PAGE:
US20050225562A1 (en) Systems and methods for improved gamut mapping from one image data set to another
US20040263528A1 (en) Method for transforming three color input signals to four or more output signals for a color display
US20110148908A1 (en) Method of processing data and display apparatus for performing the method
US5991511A (en) Appearance-based technique for rendering colors on an output device
US7436996B2 (en) Device, system and method of data conversion for wide gamut displays
US20090096710A1 (en) Dual display device
US20140002478A1 (en) Method and Apparatus for Image Data Transformation
US7176935B2 (en) Gamut conversion system and methods
US20090058873A1 (en) Multiprimary Color Subpixel Rendering With Metameric Filtering
US20060244686A1 (en) Systems And Methods For Implementing Improved Gamut Mapping Algorithms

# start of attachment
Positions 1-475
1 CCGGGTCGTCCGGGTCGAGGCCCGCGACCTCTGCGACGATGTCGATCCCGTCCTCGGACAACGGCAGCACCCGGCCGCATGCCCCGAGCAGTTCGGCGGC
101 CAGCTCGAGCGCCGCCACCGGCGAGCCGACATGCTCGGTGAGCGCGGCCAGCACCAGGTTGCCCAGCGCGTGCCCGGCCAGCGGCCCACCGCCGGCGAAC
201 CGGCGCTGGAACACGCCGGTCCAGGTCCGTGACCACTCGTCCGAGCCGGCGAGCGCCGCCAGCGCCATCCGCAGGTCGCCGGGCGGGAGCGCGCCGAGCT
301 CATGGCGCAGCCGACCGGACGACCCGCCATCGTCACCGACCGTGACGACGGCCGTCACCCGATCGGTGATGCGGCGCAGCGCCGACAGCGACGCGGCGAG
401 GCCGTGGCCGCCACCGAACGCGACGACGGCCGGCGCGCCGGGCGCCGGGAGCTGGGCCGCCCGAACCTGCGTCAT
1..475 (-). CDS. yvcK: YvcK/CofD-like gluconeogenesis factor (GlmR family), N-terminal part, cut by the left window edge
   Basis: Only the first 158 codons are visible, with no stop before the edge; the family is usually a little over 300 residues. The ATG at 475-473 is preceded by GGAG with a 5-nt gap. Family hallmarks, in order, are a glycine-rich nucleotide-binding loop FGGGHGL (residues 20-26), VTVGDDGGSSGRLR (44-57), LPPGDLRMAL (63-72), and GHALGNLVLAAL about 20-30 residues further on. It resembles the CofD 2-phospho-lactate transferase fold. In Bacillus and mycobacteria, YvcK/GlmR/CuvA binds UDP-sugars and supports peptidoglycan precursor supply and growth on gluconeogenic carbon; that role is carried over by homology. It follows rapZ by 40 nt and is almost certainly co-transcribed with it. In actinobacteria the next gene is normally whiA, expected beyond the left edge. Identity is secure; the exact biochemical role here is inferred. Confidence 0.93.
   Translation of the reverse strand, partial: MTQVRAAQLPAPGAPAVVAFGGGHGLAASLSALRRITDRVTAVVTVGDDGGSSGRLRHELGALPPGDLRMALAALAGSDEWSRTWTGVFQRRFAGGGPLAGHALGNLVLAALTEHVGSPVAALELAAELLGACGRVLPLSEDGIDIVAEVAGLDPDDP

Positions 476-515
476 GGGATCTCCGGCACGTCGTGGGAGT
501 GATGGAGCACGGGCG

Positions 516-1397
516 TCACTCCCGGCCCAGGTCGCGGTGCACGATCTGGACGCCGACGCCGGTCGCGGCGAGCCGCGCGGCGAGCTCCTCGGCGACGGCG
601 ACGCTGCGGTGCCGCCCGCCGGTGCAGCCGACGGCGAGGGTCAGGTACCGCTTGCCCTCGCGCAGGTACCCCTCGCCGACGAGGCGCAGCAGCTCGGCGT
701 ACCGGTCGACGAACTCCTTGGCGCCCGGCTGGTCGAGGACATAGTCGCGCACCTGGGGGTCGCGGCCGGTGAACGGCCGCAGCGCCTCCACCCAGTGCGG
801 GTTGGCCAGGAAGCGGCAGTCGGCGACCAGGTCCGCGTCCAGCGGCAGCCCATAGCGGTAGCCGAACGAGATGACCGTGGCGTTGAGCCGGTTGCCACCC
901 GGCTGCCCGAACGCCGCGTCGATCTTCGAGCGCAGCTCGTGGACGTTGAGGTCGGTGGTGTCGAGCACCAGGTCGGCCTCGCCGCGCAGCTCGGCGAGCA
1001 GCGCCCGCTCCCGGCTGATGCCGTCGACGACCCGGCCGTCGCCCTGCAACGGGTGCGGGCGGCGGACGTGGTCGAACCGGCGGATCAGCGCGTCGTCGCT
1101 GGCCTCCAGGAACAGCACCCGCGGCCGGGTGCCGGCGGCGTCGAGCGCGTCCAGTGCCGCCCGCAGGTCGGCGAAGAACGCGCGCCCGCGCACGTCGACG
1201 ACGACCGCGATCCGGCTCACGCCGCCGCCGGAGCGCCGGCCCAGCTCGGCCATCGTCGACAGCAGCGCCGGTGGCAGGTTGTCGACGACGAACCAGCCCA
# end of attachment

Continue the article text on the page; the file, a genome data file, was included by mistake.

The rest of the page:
US20110043553A1 (en) Gamut mapping which takes into account pixels in adjacent areas of a display unit
US20050276502A1 (en) Increasing gamma accuracy in quantized systems
JP2005523465A (en) Color display device and a method for improving the attributes
US20110013208A1 (en) System and methods for gamut bounded saturation adaptive color enhancement
US20100149204A1 (en) Image color balance adjustment for display panels with 2d subixel layouts
US20070257944A1 (en) Color display system with improved apparent resolution

Legal Events

Date Code Title Description
AS Assignment

Owner name: SAMSUNG ELECTRONICS CO. LTD.,, KOREA, REPUBLIC OF

Free format text: ASSIGNMENT OF ASSIGNORS INTEREST;ASSIGNORS:BROWN ELLIOTT, CANDICE HELLEN;HIGGINS, MICHAEL FRANCIS;REEL/FRAME:021769/0379

Effective date: 20081029

AS Assignment

Owner name: SAMSUNG DISPLAY CO., LTD., KOREA, REPUBLIC OF

Free format text: ASSIGNMENT OF ASSIGNORS INTEREST;ASSIGNOR:SAMSUNG ELECTRONICS CO., LTD.;REEL/FRAME:028999/0851

Effective date: 20120904

FPAY Fee payment

Year of fee payment: 4